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If you need money for a real estate purchase and don’t have time to wait on mortgage approval, a hard money loan can help. But what is a hard money loan – and is it right for you? Read on to learn more.
How a Hard Money Loan Works
A hard money loan (sometimes called a private money loan or tough loan) lets you borrow against the value of a property you own or plan to buy.
The key benefit of a hard money loan is that you can get money in less time than you would with a traditional mortgage loan. While it usually takes between 30 – 45 days to be approved for a traditional mortgage, you can be approved for a hard money loan in as little as 1 week.
While loan terms will vary by lender, most hard money loans usually require smaller monthly payments. Borrowers usually make interest-only payments or pay a portion of the principal, with a balloon payment due at the end of the loan term.
A hard money loan is based on the idea that you’ll either sell a property before the loan is due or you’ll have earned enough money from the sale or rental of a property to pay off the loan.
Who offers hard money loans?
Traditional lenders, like banks, credit unions or online lenders, don’t offer hard money loans. If you want a hard money loan, you’ll have to get it from a private lender or investment company that specializes in short-term loans.
Because private lenders and investors aren’t regulated like banks or other mortgage lenders, hard money lenders aren’t required to follow the same financing guidelines that govern traditional loans. If you’re looking for a hard money lender, do your homework and ask your real estate agent or a trusted real estate professional for a recommendation.
What are the requirements for a hard money loan?
Because the loan is secured by the property you own or want to purchase, a hard money lender won’t focus too much on your ability to repay the loan. Hard money lenders are less interested in your personal credit score, credit history and debt-to-income (DTI) ratio and are more interested in the potential value of the property.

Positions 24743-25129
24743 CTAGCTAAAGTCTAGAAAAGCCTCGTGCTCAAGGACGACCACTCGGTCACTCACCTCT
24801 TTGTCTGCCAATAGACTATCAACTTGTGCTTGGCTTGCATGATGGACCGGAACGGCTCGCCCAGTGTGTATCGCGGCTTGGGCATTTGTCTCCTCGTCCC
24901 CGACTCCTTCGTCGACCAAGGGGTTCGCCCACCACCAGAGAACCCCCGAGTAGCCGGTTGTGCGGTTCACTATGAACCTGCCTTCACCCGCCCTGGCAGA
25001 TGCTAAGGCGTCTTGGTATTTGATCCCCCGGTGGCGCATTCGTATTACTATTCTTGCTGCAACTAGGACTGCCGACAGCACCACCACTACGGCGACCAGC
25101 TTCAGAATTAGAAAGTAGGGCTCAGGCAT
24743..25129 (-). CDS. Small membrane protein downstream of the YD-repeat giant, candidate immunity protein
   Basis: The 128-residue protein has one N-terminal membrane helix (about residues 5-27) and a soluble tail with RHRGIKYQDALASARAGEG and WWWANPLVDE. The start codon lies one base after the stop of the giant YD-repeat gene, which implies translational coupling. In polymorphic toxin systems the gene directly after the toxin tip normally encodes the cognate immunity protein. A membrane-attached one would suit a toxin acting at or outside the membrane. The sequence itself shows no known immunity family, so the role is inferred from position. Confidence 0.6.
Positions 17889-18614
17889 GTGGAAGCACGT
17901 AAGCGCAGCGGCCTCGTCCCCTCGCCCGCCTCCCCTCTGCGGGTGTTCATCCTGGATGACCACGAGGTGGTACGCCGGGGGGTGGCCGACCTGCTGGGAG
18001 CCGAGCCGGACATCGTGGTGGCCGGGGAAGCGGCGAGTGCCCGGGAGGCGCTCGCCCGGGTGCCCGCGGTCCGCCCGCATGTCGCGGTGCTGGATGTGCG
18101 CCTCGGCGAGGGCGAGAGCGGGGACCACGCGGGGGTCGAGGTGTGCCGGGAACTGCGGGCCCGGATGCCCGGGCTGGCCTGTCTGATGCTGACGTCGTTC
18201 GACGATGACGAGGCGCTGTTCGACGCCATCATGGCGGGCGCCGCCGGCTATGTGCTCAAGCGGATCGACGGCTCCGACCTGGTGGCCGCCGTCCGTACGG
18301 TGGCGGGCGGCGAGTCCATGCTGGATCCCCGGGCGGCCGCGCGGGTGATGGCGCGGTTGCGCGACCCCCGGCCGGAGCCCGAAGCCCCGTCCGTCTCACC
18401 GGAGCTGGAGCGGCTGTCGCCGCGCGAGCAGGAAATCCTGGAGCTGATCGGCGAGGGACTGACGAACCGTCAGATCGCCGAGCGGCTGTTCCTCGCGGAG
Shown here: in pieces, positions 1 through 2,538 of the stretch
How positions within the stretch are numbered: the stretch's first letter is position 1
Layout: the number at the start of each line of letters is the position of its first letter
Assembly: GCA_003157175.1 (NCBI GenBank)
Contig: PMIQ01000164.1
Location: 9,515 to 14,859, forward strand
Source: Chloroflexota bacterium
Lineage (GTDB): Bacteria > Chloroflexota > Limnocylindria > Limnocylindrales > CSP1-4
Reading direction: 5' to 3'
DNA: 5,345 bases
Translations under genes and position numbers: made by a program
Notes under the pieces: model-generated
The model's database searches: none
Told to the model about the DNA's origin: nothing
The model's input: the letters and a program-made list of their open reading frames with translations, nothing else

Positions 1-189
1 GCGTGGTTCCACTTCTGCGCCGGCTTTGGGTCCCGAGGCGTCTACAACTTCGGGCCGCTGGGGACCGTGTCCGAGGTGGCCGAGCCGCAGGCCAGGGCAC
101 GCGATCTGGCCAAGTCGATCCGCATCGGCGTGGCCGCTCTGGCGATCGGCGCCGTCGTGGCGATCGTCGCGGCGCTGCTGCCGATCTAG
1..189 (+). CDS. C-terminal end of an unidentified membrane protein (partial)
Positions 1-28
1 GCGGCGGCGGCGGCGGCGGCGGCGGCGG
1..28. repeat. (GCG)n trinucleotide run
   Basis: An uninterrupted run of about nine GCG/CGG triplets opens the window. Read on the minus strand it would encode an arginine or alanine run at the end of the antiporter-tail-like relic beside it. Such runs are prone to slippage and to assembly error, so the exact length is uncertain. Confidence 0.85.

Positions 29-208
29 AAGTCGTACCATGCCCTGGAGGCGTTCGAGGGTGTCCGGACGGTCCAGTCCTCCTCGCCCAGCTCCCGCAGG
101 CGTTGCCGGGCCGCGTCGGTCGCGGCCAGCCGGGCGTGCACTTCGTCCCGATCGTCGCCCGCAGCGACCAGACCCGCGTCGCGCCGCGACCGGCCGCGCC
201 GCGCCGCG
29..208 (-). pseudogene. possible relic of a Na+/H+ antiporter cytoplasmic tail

Now, that doesn’t mean they won’t want to look at your credit report at all, but it won’t be as important to them as it would be to a bank or other traditional lender. Hard money lenders want to know how much the home could be worth if you default on the loan.
A hard money lender probably won’t want to lend you enough money to cover a property’s purchase price. In fact, they’ll usually only lend 60% – 80% of a home’s loan-to-value (LTV) ratio. This is different from a traditional mortgage lender that typically lends 80% – 97% of a property’s LTV.
What are the interest rates on hard money loans?
To qualify for a hard money loan, you’ll need to have at least 20% – 40% equity in a home you currently own, or you’ll need to make a down payment that covers the difference between the loan and the property’s purchase price.
While mortgage rates are currently hovering around 4% – 6%, hard money interest rates can range from 7% – 18%. Hard money loans often require a 1% – 3% origination fee, while origination fees for traditional mortgages are typically around 0.5% – 1.0%.
Hard money loan vs. Traditional mortgage
But is a hard money loan the most affordable option? Here are two scenarios to consider.
Hard money loan
Let’s say you got a $200,000 hard money loan with a 1-year term, a 10% interest rate and a 2% origination fee ($4,000).
You’d be paying $2,040 a month during the loan’s 1-year term for a total of $24,480 which only covers the interest. At the end of the loan term, you’d pay back the $204,000 you borrowed.
After a year, you’d have paid back $228,480.
Compare that with a 10-year mortgage loan with the same interest rate and origination fee.
Your monthly payment would be $2,696 or $32,352 for the first year. Even if you paid off the loan after the first year, you would have paid $19,837 in interest and $12,514 toward the principal. That would leave you with a balance of $189,881.
After a year, you’d have paid back $222,233.
Even with the same interest rate and a short mortgage payment term, you’d pay over $6,000 more with a hard money loan.
Pros and Cons of Hard Money Loans
Getting approved for a loan in 1 week is a key benefit of a hard money loan.